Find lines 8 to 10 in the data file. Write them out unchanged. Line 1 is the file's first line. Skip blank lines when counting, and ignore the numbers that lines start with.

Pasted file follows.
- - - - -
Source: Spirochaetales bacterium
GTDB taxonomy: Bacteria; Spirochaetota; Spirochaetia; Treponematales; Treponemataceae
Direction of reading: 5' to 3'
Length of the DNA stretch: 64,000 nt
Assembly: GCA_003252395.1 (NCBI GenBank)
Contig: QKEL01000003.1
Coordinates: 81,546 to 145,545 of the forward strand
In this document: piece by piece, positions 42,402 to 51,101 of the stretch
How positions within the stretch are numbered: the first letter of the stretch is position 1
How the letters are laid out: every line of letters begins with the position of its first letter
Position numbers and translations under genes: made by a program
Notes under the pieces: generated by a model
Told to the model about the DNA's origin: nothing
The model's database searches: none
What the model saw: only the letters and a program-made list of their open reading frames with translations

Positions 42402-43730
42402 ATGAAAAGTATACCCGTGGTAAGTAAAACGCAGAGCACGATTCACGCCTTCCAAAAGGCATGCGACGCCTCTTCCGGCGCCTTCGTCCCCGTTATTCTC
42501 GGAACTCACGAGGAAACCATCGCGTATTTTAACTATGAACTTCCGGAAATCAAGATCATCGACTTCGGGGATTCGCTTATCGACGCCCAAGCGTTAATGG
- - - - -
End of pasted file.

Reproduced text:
In this document: piece by piece, positions 42,402 to 51,101 of the stretch
How positions within the stretch are numbered: the first letter of the stretch is position 1
How the letters are laid out: every line of letters begins with the position of its first letter